Skip to main content
New Orleans Saints

Saints News | New Orleans Saints |

John DeShazier: Linebacker Stephone Anthony has been a good fit for Saints

Rookie one of five players to start every game on defense

Photos of Stephone Anthony from the 2015 regular season. Photos by Michael C. Hebert (New Orleans Saints photos)

Five players have started every game on defense for the New Orleans Saints this season.

Defensive end Cam Jordan, safety Kenny Vaccaro and cornerback Brandon Browner entered the season as relied-upon veterans, expected to be cornerstones for a defense looking for improvement after the 2014 season. And cornerback Delvin Breaux, while a first-year player, isn't the average first-year player – he's a talented 26-year old who was a blue-chip recruit and who, but for the misfortune of a broken neck in high school, would've been an NFL starter several seasons ago.

The fifth? Rookie "Mike" linebacker Stephone Anthony, the second of New Orleans' two first-round picks (No. 31 overall), acquired in the trade with Seattle that sent tight end Jimmy Graham to the Seahawks, and netted the Saints center Max Unger and the pick that would become Anthony.

But that, too, isn't exactly a surprise.

The Saints, 5-8 entering their Monday night game against Detroit (4-9) in the Mercedes-Benz Superdome, drafted Anthony with a clear vision in mind for the 6-foot-3, 245-pound standout from Clemson. After parting ways with Curtis Lofton, the team's leading tackler from 2012-14, New Orleans had a need in the middle of the defense at linebacker.

And from the beginning, Anthony clearly has looked like a good fit for the Saints.  

Given the headset early and the responsibility of relaying the defensive calls to his teammates, Anthony rarely has come off the field and leads the Saints with 120 tackles. But he also has given New Orleans some bonus production: a sack, an interception, five passes defensed, a forced fumble and recovery that he returned 31 yards for a touchdown, and a returned blocked point-after attempt for a two-point conversion, the first defensive two-point conversion in league history.

"In my opinion, I still have a ways to go," Anthony said. "We've got three games left and I just want to hone in and pretty much keep preparing the way I have, keep trying to get better each week and keep trying to figure this thing out.

"It was tough. You've got to come in and earn the older guys' respect, kind of fit in and kind of take control at the same time. It was a tough challenge, but I think I've handled it well so far. Still got a ways to go, still work to do."

 "He's got a lot on his plate as the signal caller," Coach Sean Payton said. "I've said this during the season: With each game you see improvement, (but) by no means is he a finished product.

"There's a handful of things that he's continuing to work on, the communication of getting the players lined up, recognizing the formation – the back's offset strong, he's offset weak, the tight end just shifted, how does that affect the front? There are a lot of nuances that he's learning and, I think, that he's learning well."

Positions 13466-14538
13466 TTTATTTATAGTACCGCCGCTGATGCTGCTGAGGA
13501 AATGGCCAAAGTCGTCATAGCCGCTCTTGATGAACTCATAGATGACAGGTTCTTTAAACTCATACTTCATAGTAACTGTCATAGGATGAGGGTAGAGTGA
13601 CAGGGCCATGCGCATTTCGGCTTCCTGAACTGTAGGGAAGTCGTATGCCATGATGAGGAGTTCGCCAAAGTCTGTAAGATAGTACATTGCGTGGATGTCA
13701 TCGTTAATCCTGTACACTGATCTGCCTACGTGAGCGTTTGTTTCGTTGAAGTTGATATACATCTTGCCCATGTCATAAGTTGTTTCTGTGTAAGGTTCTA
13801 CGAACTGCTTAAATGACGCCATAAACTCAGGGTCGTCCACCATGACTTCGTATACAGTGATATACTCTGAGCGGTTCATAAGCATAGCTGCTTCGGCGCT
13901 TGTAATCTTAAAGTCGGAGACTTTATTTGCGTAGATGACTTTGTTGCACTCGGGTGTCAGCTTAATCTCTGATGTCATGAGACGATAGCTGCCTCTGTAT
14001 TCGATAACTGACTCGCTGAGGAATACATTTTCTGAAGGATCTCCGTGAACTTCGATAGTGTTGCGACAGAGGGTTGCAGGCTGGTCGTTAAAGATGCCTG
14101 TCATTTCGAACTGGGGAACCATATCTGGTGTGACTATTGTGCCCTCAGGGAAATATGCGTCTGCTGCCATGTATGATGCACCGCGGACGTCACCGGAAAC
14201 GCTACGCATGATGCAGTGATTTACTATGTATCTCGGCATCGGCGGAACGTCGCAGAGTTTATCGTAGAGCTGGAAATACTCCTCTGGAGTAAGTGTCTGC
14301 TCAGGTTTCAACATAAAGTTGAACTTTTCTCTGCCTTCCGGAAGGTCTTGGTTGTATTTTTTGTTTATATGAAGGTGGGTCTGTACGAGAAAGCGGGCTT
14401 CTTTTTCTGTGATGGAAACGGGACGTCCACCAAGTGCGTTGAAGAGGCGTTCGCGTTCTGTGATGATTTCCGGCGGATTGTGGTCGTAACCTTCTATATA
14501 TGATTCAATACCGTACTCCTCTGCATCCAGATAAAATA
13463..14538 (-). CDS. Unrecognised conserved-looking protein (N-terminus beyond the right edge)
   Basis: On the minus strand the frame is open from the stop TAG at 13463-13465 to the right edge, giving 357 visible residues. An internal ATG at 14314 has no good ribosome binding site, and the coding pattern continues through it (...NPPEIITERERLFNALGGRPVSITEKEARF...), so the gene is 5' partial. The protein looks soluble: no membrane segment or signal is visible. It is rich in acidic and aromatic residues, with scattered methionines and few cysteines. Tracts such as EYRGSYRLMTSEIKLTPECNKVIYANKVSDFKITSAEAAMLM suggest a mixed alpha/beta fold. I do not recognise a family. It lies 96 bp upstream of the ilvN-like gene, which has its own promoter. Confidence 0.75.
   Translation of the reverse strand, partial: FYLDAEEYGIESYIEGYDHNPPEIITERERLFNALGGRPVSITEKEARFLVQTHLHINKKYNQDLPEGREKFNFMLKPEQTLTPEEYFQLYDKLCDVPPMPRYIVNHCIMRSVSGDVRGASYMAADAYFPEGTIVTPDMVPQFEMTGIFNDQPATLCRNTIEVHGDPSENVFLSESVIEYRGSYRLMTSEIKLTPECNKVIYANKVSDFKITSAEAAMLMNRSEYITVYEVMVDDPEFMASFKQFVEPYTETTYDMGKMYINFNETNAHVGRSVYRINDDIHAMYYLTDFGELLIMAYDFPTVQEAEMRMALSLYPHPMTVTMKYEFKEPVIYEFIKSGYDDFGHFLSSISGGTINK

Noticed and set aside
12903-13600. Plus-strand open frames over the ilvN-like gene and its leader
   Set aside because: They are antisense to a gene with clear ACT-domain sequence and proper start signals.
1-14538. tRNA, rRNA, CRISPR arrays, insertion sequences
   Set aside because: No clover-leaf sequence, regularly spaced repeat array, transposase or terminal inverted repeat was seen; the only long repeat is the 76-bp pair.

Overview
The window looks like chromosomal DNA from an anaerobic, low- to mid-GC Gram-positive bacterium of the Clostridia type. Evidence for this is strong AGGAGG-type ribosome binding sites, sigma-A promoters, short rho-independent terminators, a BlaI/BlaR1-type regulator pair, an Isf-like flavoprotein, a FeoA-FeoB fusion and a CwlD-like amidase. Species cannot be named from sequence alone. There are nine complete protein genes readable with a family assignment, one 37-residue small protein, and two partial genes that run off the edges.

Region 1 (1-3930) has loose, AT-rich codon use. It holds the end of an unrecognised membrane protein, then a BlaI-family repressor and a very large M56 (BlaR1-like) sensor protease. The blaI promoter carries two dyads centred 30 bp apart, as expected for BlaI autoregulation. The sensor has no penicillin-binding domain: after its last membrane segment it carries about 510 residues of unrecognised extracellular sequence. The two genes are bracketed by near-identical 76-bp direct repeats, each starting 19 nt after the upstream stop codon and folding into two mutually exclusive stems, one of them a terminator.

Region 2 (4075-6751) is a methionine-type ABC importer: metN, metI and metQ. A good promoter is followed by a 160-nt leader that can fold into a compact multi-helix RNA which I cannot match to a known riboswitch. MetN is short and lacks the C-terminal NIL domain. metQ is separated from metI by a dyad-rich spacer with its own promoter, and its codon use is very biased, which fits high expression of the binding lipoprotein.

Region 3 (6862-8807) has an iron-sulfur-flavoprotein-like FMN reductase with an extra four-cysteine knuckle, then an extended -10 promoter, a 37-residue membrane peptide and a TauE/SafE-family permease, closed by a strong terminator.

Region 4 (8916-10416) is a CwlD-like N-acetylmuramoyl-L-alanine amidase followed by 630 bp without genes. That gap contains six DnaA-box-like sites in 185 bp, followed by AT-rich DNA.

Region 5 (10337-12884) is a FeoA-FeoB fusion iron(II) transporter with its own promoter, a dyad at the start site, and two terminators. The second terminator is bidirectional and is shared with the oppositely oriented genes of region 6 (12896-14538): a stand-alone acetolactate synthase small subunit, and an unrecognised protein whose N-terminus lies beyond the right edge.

Anthony's learning, in fact, appears to have hit an accelerated curve.

"When he came in he already had a lot of upside," said fellow linebacker David Hawthorne, an eight-year veteran. "He was intelligent, he just didn't have the experience. Now, you can see the experience coming. He's getting to utilize all his tools. He was already big, fast, strong, smart, but the experience is what he was lacking. And every week you just see him grow."

The hope is that Anthony's growth will correspond with a spurt by the Saints' defense.

The unit has struggled most of the season. It ranks last in the league in points allowed per game (30.5) and rushing defense (136.1 yards per game), and is second-to-last in yards allowed (414.8).

But the numbers are improved over the last three games (383 yards and 27.3 points allowed per game) and were at their best in the last game, a 24-17 victory over Tampa Bay in which the Saints allowed a season low in points and yards (291).

"You expect some of the early-season woes just from lack of experience, but I think he handled it well," Hawthorne said. "He stayed calm throughout it all and he's reaping the benefits of all that."

Said Anthony: "Things are starting to become a little bit second nature to me. I'm still working on my checks, understanding where everybody is supposed to be and what I need to check against.

"I think recognition is getting a little easier for me. It's one week at a time, truly and honestly, one week at a time, trying to find one thing we can get better at and hone in on that."

This article has been reproduced in a new format and may be missing content or contain faulty links. Please use the Contact Us link in our site footer to report an issue.

Related Content